AS MANAGED CARE crimps the doctor-patient relationship, it's no surprise that hordes of patients are turning to other sources of medical information -- on the Web, in self-help books, on radio call-in programs -- in the hope of doctoring themselves. It was perhaps less predictable that the side effect of this trend would be to produce big health care fortunes not for those who provide health care, nor even necessarily for those who provide health care information, but for those who help people find their way through the great slough of real and purported information that is already out there. The latest example is that prominent doctor-turned-navigator C. Everett Koop, the former surgeon general, who lent his name and imprimatur to a Web health-information site that became a stock market meteor this week after entering a partnership with America Online.
The tension between rigorous science and entrepreneurial quackery is as old as medicine. The Internet's contribution is to attract would-be entrepreneurs to both sides -- to hold out the possibility of profit from the fight against quackery as well as from the marketing of doubtful cures. Whether such profits will materialize is another matter: As anyone can see in a quick visit to the Koop site, or to other sites operated by recognized medical institutions such as the Mayo Clinic or Johns Hopkins, offering decent guidance through this thicket is a fairly labor-intensive endeavor. The Koop site, for instance, promises to rate other Internet health sites (independent estimates suggest there are at least 16,000 such sites), to lead the visitor through health news, to host question-and-answer sessions with assorted authorities and to vouch for products and services that the visitor then can buy. It also publishes editorials.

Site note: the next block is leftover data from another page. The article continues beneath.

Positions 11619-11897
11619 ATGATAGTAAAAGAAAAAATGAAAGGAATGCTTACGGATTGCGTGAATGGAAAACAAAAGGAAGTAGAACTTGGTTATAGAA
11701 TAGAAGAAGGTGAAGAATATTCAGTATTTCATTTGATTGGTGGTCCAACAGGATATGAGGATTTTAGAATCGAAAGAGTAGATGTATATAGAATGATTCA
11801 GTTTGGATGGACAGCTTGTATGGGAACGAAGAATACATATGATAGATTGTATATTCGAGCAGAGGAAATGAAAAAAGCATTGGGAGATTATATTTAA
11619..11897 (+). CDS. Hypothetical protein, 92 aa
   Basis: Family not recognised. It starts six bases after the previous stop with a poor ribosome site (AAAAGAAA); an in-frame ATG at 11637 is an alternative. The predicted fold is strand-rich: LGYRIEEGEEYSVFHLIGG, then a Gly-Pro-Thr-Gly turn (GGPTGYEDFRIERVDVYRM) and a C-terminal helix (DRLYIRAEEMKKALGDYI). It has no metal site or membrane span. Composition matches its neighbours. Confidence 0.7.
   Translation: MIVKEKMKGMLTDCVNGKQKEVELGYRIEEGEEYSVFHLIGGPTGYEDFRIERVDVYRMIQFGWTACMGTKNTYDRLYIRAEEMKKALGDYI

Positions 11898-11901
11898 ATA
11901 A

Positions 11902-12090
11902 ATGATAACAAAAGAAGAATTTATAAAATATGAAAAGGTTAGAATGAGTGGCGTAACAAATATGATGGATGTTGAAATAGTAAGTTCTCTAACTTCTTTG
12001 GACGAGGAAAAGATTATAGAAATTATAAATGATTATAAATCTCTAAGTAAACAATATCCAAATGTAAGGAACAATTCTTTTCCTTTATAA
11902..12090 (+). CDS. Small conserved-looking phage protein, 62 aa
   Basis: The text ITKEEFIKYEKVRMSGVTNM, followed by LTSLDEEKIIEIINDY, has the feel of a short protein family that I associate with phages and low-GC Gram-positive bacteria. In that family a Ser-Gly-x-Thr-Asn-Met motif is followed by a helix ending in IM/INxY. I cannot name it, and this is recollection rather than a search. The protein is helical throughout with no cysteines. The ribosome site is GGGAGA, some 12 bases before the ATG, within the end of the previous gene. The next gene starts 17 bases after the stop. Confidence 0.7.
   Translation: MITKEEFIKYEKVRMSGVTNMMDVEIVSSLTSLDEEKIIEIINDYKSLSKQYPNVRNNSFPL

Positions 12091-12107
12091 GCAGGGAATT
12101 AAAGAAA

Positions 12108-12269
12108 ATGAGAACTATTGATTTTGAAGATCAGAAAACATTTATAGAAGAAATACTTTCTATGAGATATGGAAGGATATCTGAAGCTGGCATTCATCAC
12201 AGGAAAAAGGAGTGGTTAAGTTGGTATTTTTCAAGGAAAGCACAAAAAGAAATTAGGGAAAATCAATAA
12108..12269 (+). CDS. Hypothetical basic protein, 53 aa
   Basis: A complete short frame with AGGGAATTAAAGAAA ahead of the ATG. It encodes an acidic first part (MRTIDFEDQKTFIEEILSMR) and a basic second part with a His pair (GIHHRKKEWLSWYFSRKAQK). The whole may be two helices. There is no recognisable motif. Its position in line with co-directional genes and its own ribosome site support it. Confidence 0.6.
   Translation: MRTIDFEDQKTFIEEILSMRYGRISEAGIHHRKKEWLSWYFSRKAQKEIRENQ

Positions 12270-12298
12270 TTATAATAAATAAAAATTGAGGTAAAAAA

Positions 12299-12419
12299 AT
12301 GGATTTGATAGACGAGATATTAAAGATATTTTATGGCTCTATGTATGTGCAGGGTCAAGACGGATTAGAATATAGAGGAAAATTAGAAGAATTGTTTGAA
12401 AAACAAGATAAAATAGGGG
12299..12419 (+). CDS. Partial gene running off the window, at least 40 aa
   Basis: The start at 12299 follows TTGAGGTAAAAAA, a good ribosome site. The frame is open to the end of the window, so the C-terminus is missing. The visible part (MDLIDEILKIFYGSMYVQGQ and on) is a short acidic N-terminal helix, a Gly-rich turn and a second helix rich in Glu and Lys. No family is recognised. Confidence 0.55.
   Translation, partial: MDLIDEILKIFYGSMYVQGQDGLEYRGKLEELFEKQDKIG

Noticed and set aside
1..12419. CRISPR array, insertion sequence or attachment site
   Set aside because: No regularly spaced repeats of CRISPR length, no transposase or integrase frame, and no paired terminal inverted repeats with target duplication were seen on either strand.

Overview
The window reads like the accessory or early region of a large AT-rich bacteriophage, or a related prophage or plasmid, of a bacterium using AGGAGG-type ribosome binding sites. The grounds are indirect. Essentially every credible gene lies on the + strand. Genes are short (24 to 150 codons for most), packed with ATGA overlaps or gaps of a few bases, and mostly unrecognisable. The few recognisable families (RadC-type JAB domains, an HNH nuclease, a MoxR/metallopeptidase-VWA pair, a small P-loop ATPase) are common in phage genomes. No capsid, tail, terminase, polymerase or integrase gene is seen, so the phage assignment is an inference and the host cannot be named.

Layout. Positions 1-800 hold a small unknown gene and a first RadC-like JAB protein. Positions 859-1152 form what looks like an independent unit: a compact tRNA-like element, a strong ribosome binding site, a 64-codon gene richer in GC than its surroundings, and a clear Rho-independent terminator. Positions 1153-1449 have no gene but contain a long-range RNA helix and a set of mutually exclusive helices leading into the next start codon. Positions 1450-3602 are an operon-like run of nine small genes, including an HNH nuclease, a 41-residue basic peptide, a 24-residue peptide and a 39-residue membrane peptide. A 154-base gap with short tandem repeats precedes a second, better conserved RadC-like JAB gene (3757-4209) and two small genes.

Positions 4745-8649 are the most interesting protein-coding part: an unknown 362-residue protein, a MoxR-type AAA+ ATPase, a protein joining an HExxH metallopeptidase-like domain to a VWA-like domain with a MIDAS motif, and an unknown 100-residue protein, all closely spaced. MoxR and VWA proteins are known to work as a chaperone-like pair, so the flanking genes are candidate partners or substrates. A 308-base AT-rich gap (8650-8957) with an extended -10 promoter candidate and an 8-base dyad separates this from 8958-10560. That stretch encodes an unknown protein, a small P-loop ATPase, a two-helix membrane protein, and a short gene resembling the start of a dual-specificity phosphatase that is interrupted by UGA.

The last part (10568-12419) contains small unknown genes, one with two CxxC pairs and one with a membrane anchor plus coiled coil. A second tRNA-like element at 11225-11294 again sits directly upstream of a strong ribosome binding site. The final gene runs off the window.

Will such sites -- odd hybrids between a publication, a doctor, a marketplace and a consumer report -- end up behaving in the marketplace more like a health care supply business (profitable), a scientific journal (unprofitable) or something new? The Web, says University of Pennsylvania medical ethicist Arthur Caplan, is "a good place to get information, not a wonderful place to get diagnosed and a terrible place to get treatment." As patients come to rely more heavily on doctor-navigators, those distinctions will take on more importance.